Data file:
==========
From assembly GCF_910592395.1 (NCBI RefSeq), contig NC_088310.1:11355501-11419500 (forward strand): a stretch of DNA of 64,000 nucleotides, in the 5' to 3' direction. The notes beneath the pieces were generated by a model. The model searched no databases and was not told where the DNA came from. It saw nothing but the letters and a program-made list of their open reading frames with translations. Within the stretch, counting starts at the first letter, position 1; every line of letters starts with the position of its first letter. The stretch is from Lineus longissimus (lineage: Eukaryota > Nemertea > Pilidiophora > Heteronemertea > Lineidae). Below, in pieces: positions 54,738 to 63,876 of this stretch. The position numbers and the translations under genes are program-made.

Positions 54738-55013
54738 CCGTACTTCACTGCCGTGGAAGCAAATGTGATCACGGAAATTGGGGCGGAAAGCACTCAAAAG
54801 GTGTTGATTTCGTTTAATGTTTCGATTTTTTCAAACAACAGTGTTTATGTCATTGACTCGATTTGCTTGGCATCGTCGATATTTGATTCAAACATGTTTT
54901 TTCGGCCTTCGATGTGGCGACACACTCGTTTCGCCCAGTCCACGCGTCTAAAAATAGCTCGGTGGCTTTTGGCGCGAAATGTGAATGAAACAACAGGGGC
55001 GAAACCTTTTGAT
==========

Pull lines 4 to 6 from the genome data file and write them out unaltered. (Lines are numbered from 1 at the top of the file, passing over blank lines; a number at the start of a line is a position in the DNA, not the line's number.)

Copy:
54801 GTGTTGATTTCGTTTAATGTTTCGATTTTTTCAAACAACAGTGTTTATGTCATTGACTCGATTTGCTTGGCATCGTCGATATTTGATTCAAACATGTTTT
54901 TTCGGCCTTCGATGTGGCGACACACTCGTTTCGCCCAGTCCACGCGTCTAAAAATAGCTCGGTGGCTTTTGGCGCGAAATGTGAATGAAACAACAGGGGC
55001 GAAACCTTTTGAT